The Carrot Issue

Carrots are one of our staple crops at Terra Firma, and have been one of the most consistently popular items in our CSA boxes for years.  The handful of restaurants that we sell our produce to have always loved our carrots.  But apparently, carrots are now trendy with chefs across the country, who are putting them in the spotlight on their menus, giving them a role previously reserved for meat or fish.  Or at least so says the New York Times.

Carrot consumption has skyrocketed in the U.S. in the last fifteen years or so, probably mostly due to the fact that they are the vegetable most similar to candy (well, good ones are) while having thousands of times more nutritional value.  While carrots are grown in several regions across the country, the main area is about three hours south of us, around Bakersfield.  But due to the demand, the carrot growing region of California is expanding further north every year.

Carrots are not easy to grow.  They may actually be the most difficult crop we farm.  Their seeds are tiny and produce weak seedlings that are vulnerable to wind and hot weather for over a month.  They require almost daily irrigation during this period.  They also compete poorly with weeds, which flourish thanks to all that water.  And because they are planted very densely — just an inch apart — they must be painstakingly handweeded at exactly the right time.  If you wait a week too long to do this, the tiny plants vanish under the much more vigorous weeds.

Once the plants are 6 inches tall, they pretty much take care of themselves.  The pests and diseases they are susceptible to can mostly be avoided by ensuring that you don’t plant them in the same spot too often — crop rotation.  And while they can take forever to reach maturity — as long as 6 months in the winter — they produce an incredible amount of food.  At Terra Firma, one bed (1/36 acre) will produce as much 5000 bunches of carrots.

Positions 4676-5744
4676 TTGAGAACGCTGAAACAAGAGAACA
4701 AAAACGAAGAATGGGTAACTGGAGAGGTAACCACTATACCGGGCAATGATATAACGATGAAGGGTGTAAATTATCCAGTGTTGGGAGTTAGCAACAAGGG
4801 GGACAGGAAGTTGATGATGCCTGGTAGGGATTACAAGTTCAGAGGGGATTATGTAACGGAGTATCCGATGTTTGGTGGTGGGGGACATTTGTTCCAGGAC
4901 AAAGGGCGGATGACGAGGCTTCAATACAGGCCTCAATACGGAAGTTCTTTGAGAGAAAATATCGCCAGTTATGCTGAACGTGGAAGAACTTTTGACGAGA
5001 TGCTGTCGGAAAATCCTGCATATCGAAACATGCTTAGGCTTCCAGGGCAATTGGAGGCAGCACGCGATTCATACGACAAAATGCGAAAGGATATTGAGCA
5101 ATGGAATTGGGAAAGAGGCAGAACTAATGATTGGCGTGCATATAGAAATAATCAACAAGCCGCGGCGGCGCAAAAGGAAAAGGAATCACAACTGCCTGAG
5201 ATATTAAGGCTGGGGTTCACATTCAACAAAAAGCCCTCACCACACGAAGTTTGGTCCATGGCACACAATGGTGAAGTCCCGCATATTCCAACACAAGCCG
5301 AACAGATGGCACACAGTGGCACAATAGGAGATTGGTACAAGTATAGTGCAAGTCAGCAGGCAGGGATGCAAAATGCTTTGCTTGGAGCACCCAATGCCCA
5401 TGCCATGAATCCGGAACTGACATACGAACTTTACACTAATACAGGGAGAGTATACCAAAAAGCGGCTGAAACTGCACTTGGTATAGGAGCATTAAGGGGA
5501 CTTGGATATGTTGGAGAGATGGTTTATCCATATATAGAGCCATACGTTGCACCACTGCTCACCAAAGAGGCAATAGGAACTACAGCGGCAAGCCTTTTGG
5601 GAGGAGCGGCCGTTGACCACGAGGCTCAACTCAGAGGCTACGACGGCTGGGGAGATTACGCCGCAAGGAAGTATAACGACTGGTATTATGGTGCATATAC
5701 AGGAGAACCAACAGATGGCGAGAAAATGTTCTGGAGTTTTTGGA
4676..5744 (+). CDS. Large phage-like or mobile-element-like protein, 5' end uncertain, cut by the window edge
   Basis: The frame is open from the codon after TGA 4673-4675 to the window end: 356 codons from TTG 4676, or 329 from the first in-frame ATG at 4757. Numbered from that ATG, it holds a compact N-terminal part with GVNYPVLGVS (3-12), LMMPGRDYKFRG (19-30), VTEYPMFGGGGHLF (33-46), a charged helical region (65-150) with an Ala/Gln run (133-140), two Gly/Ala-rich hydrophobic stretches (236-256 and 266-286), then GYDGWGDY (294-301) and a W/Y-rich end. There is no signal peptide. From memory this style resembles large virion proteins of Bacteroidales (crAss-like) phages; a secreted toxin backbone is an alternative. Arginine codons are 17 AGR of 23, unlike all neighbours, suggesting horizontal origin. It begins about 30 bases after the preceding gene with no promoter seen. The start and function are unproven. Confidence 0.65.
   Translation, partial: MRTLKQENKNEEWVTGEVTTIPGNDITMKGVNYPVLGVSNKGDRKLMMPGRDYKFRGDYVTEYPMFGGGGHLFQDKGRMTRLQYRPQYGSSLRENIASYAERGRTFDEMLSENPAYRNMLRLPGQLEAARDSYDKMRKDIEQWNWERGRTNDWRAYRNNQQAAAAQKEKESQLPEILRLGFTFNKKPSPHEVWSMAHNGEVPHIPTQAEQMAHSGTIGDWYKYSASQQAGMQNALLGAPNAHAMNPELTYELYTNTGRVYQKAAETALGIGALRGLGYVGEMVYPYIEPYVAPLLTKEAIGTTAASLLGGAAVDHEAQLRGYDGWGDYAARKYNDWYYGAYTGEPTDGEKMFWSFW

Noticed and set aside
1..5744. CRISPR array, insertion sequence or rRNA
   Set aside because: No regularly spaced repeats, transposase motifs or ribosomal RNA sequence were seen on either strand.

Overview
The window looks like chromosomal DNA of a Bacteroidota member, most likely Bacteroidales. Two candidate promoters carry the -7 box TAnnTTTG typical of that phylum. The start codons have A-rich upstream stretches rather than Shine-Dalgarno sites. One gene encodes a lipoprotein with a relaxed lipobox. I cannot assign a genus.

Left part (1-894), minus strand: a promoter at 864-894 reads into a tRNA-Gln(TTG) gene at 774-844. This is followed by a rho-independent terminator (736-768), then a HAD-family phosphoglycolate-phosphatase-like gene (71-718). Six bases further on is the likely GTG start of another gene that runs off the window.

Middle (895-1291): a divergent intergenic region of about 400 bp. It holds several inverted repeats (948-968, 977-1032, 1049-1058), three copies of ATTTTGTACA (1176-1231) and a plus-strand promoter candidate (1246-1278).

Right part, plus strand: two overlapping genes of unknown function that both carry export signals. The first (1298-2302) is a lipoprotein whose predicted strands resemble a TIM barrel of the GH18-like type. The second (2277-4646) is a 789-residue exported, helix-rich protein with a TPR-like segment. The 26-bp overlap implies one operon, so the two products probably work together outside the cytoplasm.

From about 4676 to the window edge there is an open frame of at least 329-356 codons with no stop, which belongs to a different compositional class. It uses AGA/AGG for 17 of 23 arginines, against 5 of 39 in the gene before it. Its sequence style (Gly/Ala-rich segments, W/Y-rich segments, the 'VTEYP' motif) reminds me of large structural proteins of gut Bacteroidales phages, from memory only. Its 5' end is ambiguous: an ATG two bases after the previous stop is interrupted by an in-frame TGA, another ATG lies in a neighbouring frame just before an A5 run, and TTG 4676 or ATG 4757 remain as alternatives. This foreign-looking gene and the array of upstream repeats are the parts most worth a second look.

On the downside, we harvest all our carrots by hand using a pitchfork — most of them out of the mud during the wet winter.  We have to remove most of that mud by hand in the field before washing the carrots, or we would never get it off.  It can easily take one person an hour to harvest 20 bunches of carrots.  The big carrot growers use machines that can harvest that many carrots in a few seconds.

And that is where one of the big differences comes in.  We grow hybrid French carrots that are brittle, tender, juicy — and which cannot be harvested with a machine.  Supermarket carrots are very sweet (sometimes), but they are tough enough to be pulled out of the ground at 15 mph., run over several conveyor belts, and dropped into a semi-trailer with several tons of other carrots without breaking.

Carrots also have a season.  They taste best during cool, wet weather.  While they may still be sweet during hot weather, they will be less tender and have a stronger flavor.  We take the hottest months of the summer off from harvesting carrots, although some years we have enough to put some into cold storage before the heat arrives and send them to you later.  These are never our best carrots, but they are usually still better than supermarket ones.

Terra Firma subscribers have always known that there are two different types of carrots in the world.  But apparently chefs are just figuring it out.  And they are realizing that carrots like ours deserve a central place on the menu, not just an ornamental role on the side, steamed or boiled.

Whatever the trend, we have been growing the same amount of carrots at Terra Firma for over ten years — about 3 acres annually in 10 different plantings.  They simply take too much labor to grow for us to want to produce any more of them.  We always want to be sure we have enough for you, our subscribers, so we plant a little extra.  Because you never know when the heat or wind is going to wilt part, or a whole field, of seedlings.  So sometimes we have a few to sell to the chefs.  But if they want to get them every week, well, they have to sign up for the CSA.

Thanks,

Pablito

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